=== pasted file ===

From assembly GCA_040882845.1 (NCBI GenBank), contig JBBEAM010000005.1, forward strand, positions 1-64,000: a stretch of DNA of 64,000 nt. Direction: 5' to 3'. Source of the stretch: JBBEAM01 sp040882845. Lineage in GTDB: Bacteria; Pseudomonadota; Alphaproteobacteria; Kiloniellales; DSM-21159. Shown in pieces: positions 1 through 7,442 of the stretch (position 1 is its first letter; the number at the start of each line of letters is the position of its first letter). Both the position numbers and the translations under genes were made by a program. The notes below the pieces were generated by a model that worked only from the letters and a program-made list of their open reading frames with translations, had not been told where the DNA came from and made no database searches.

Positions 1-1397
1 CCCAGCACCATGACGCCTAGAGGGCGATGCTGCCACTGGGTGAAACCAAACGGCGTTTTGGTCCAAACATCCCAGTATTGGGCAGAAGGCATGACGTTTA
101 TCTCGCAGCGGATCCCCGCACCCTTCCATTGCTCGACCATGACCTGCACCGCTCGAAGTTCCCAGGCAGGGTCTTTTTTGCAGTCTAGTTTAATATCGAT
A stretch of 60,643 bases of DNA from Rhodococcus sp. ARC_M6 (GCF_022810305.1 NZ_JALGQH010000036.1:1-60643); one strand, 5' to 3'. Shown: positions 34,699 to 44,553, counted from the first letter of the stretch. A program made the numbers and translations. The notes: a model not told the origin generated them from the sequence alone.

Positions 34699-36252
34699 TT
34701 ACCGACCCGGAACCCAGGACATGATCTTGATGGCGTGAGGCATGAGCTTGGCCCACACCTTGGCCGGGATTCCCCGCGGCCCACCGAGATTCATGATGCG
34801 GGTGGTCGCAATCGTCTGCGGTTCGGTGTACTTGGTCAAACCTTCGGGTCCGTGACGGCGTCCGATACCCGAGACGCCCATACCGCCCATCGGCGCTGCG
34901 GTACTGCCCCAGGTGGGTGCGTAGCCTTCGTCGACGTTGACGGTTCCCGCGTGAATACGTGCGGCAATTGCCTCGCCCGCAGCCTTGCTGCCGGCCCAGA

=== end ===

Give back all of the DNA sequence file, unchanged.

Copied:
From assembly GCA_040882845.1 (NCBI GenBank), contig JBBEAM010000005.1, forward strand, positions 1-64,000: a stretch of DNA of 64,000 nt. Direction: 5' to 3'. Source of the stretch: JBBEAM01 sp040882845. Lineage in GTDB: Bacteria; Pseudomonadota; Alphaproteobacteria; Kiloniellales; DSM-21159. Shown in pieces: positions 1 through 7,442 of the stretch (position 1 is its first letter; the number at the start of each line of letters is the position of its first letter). Both the position numbers and the translations under genes were made by a program. The notes below the pieces were generated by a model that worked only from the letters and a program-made list of their open reading frames with translations, had not been told where the DNA came from and made no database searches.

Positions 1-1397
1 CCCAGCACCATGACGCCTAGAGGGCGATGCTGCCACTGGGTGAAACCAAACGGCGTTTTGGTCCAAACATCCCAGTATTGGGCAGAAGGCATGACGTTTA
101 TCTCGCAGCGGATCCCCGCACCCTTCCATTGCTCGACCATGACCTGCACCGCTCGAAGTTCCCAGGCAGGGTCTTTTTTGCAGTCTAGTTTAATATCGAT
A stretch of 60,643 bases of DNA from Rhodococcus sp. ARC_M6 (GCF_022810305.1 NZ_JALGQH010000036.1:1-60643); one strand, 5' to 3'. Shown: positions 34,699 to 44,553, counted from the first letter of the stretch. A program made the numbers and translations. The notes: a model not told the origin generated them from the sequence alone.

Positions 34699-36252
34699 TT
34701 ACCGACCCGGAACCCAGGACATGATCTTGATGGCGTGAGGCATGAGCTTGGCCCACACCTTGGCCGGGATTCCCCGCGGCCCACCGAGATTCATGATGCG
34801 GGTGGTCGCAATCGTCTGCGGTTCGGTGTACTTGGTCAAACCTTCGGGTCCGTGACGGCGTCCGATACCCGAGACGCCCATACCGCCCATCGGCGCTGCG
34901 GTACTGCCCCAGGTGGGTGCGTAGCCTTCGTCGACGTTGACGGTTCCCGCGTGAATACGTGCGGCAATTGCCTCGCCCGCAGCCTTGCTGCCGGCCCAGA